Date: Sat 2 June, 10am-12:30pm

Venue: St Andrew’s Cathedral (Underground Sanctuary)

Cost: $22

The speaker is Dr Melvin Wong, a practicing clinical psychologist from California. I have it on good account that he’s an experienced counselor and good speaker, connects to real-life experiences, and has a lively and humorous delivery. Apparently Cantonese which may account for the last bit. 🙂 This is his fourth trip to Singapore.

The topics he’ll cover are:

  • A child’s world – the importance of early attachment with caregivers
  • Parent’s attachment style, parenting style and emotional expressions
  • The importance of emotional competence in relationships and learning
  • Steps to help your child develop emotional competence
  • Overcoming computer addiction (I couldn’t help wondering if this refers to the child or the parent!)

The talk is targeted at parents with children between 4-15 years, as well as teachers. You can get the registration form at the St Andrew’s Lifestreams website here. Closing date is 15 May 2007.

In Praise of Taxation

A gentle reminder to Singaporean readers: Deadline for filing your taxes is tomorrow! And 18 April if you’re e-filing.

Now I dislike taxes as much as anybody. So if I’m going to have to pay it, the process had better be as painless as possible.

And here I must pause to heap praise upon the Inland Revenue Authority of Singapore (IRAS) – and you can go ahead and call me a dork. I’ve just filed my taxes online, and the process took me 10 minutes! It was so easy it was over before I was even warmed up with my documents, papers and calculator. They’ve linked up with employers, CPF, even the Central Depository, and they had all my details. All I had to do was update the system with any change in my status in the past 12 months (the birth of Aramis), and that was IT. No rifling through papers in search of elusive numbers. Nothing. I could even nurse while filing!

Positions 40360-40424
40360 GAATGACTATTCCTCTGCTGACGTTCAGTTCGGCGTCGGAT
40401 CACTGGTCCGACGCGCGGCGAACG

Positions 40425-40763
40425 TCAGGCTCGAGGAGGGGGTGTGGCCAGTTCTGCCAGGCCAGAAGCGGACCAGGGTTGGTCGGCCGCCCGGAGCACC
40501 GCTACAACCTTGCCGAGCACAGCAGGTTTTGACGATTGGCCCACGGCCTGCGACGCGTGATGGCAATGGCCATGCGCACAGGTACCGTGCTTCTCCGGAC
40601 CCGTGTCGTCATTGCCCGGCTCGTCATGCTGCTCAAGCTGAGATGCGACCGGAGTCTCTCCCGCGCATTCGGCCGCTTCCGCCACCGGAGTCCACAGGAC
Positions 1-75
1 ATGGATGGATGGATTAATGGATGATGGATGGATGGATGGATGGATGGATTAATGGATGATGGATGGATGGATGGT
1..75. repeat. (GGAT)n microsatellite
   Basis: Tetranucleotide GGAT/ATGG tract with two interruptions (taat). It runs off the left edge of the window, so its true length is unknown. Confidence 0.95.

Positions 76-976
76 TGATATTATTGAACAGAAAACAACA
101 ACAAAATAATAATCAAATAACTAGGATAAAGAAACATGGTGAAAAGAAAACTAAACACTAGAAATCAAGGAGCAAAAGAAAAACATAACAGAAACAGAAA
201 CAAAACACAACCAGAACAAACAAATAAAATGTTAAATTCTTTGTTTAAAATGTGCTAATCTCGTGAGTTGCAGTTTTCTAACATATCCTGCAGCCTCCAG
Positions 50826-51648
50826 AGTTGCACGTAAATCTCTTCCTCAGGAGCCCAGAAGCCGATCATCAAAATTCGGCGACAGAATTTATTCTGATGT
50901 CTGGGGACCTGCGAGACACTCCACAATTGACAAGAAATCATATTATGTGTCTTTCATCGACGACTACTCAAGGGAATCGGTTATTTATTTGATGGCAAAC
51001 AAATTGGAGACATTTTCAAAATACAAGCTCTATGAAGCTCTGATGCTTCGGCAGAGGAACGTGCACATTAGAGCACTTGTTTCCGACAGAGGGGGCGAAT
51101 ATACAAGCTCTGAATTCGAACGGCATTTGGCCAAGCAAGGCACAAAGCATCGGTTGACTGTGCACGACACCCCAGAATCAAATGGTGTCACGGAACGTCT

Times like these I find myself quite partial to the Big Brother.

Why I Am Weaning

Last week, Grandma gave Aramis aka Suckzilla his first ever bottle of formula, and so began the process of weaning.

Why?

I hadn’t really been thinking about weaning, except that 11-month-old Suckzilla, who usually nurses like so:

2007-04-bfeeding101.jpg

…last week decided to adopt this position: Continue reading

Biscuit Briefs

The other day, Porthos had a biscuit for tea – one of those round digestives. He took one bite on the left, one bite on the right, held it up and said:

biscuit.jpg

“Hey look, underwear!”

A Tale of Two Brothers

I’m always amused – and often appalled – by the clearly different personalities of Athos (aged almost 6) and Porthos (4 1/2). One story here. And another as follows:

A friend has come to visit from New Zealand. She bears gifts for our three boys. Taking two and putting them behind her back, she asks Athos:

Friend: Left or right hand?

Athos: Left.

Said friend gives Athos his gift.  She takes up the remaining gift, puts her hands behind her back again. Then she addresses Porthos.

Friend : Left or right hand?

Porthos: Both.

Diary Confusion

And proof once again that children hear and remember everything –

Athos: Mommy what are you doing?

Pilgrim Mom: I’m reading my diary.

Athos: What’s a diary?

Pilgrim Mom: It’s where I write about things I’ve done, or what I’m thinking about.

Athos: But the doctor said “no diary”!

Pilgrim Mom: No dear, that’s “no dairy”.